Manufacturers report that they are experiencing unprecedented business conditions. Demand for any product with a potential immunity tie in has spiked. Some companies, like NOW, based in Bloomingdale, IL, have responded by putting on mandatory overtime shifts in an effort to keep out of stocks to a minimum.
New research supports category
While tens of thousands of new consumers, spurred by their search for solutions to their pandemic fears, come into the supplement category, the crisis is causing new research to pile up as well. Recent research published as an opinion piece in the Journal of Alimentary Pharmacology and Therapeutics shows what the authors see as a ‘clear link’ between higher vitamin D status and better outcomes from instances of COVID-19 disease. As consumers digest that information they may also come across recent research on vitamin D’s benefits in bone health and a lower risk of dying from cancer.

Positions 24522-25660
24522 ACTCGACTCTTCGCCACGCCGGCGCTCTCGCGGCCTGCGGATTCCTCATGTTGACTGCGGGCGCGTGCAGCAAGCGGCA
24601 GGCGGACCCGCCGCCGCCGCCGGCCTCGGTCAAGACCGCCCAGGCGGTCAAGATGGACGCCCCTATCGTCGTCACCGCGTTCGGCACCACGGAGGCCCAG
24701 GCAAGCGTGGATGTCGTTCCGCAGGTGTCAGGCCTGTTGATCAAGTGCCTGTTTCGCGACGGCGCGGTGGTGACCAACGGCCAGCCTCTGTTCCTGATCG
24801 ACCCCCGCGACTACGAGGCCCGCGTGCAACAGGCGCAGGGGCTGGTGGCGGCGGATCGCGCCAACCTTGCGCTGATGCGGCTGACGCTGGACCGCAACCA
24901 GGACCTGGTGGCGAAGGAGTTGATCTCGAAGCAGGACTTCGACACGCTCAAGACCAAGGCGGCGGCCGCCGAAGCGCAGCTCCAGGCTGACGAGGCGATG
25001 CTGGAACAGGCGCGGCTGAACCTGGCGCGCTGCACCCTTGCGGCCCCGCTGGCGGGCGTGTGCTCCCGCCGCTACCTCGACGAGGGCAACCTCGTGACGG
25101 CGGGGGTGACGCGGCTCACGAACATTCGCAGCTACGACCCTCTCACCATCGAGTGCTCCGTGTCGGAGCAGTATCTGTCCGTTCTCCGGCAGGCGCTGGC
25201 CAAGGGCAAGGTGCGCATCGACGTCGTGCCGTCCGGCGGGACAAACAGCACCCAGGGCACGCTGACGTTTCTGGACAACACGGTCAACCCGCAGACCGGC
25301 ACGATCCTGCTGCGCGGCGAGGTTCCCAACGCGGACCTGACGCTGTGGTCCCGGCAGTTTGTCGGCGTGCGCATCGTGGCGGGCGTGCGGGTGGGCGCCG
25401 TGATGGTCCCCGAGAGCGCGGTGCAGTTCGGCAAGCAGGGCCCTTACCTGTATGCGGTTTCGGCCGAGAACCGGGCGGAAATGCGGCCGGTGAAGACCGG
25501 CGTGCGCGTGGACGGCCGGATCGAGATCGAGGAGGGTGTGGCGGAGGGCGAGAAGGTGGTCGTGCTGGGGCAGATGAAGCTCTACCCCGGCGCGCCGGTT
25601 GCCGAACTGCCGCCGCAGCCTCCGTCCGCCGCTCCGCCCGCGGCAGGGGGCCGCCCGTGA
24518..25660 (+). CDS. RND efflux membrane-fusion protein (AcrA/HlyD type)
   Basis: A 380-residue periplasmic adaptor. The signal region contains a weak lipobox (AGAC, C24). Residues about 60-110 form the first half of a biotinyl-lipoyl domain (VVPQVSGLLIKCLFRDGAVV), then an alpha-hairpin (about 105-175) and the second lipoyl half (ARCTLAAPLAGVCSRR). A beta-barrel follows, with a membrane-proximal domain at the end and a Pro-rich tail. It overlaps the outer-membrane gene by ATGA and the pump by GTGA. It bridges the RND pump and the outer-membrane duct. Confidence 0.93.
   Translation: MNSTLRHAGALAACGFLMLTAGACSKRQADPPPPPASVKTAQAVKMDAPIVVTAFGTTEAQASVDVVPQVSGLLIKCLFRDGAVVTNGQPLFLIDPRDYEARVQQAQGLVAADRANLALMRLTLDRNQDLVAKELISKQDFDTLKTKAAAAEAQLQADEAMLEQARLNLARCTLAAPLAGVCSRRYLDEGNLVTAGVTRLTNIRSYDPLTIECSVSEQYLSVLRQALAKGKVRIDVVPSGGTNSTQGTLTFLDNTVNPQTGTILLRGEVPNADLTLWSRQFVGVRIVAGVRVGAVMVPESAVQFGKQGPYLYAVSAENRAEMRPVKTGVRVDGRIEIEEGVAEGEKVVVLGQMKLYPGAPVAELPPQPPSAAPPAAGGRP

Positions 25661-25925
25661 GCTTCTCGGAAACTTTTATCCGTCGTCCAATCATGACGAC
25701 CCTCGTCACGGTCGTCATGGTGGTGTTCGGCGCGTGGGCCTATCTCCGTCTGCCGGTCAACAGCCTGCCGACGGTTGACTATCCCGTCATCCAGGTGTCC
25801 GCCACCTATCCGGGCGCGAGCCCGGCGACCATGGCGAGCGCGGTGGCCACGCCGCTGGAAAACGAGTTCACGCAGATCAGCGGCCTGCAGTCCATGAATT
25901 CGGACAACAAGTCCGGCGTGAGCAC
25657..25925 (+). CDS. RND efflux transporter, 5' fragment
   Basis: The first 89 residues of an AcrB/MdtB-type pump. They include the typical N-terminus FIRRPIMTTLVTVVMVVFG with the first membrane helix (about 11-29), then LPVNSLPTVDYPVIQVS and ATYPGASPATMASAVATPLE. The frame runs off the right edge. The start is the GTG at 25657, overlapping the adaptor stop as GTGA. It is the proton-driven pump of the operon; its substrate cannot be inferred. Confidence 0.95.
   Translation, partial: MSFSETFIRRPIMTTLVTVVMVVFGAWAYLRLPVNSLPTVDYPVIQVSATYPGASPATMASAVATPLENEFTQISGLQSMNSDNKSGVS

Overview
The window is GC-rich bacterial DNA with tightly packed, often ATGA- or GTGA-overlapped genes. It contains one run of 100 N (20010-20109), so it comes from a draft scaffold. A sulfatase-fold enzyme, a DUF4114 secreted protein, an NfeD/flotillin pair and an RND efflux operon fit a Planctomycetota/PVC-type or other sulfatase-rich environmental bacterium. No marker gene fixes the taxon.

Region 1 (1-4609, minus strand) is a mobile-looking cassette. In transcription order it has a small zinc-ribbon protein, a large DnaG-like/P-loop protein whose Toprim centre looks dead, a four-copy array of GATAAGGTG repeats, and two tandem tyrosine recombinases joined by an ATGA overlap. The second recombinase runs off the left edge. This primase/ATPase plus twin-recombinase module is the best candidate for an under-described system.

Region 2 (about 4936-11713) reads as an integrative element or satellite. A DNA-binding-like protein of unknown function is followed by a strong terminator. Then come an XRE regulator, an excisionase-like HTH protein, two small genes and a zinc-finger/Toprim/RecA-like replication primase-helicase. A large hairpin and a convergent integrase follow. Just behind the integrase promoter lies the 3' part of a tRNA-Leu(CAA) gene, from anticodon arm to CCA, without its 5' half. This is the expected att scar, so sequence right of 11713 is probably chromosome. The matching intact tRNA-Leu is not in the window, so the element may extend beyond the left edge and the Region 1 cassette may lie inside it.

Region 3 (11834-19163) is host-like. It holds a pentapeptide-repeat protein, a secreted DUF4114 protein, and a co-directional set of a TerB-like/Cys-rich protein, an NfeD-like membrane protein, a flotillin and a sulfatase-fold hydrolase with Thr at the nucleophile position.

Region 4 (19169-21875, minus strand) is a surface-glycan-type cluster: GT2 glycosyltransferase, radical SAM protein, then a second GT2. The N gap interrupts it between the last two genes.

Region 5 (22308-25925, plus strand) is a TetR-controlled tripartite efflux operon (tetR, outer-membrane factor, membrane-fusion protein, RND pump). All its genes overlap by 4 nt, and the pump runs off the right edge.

Similarly, a recent study using the data from blood draws of COVID-19 patients in the Netherlands has shown that patients with a higher vitamin K2 status had significantly better outcomes from their infections. Fewer of them required intubation, and fewer of them died.
The research behind this vitamin and it’s effects on bone health as well as cardiovascular disease is becoming so compelling that one of the major suppliers, Norwegian company Nattopharma, is working toward official recognition in the form of an RDI for the substance.
For probiotics, the research has become compelling enough on these ingredients’s effects on supporting immune function and reducing the severity of respiratory infections to enable the International Society of Sports Nutrition to put out a position paper on the subject. Athletes, who can compromise their immune systems as they train for and compete in high stress, long term events, can benefit from using these supplements, the paper says.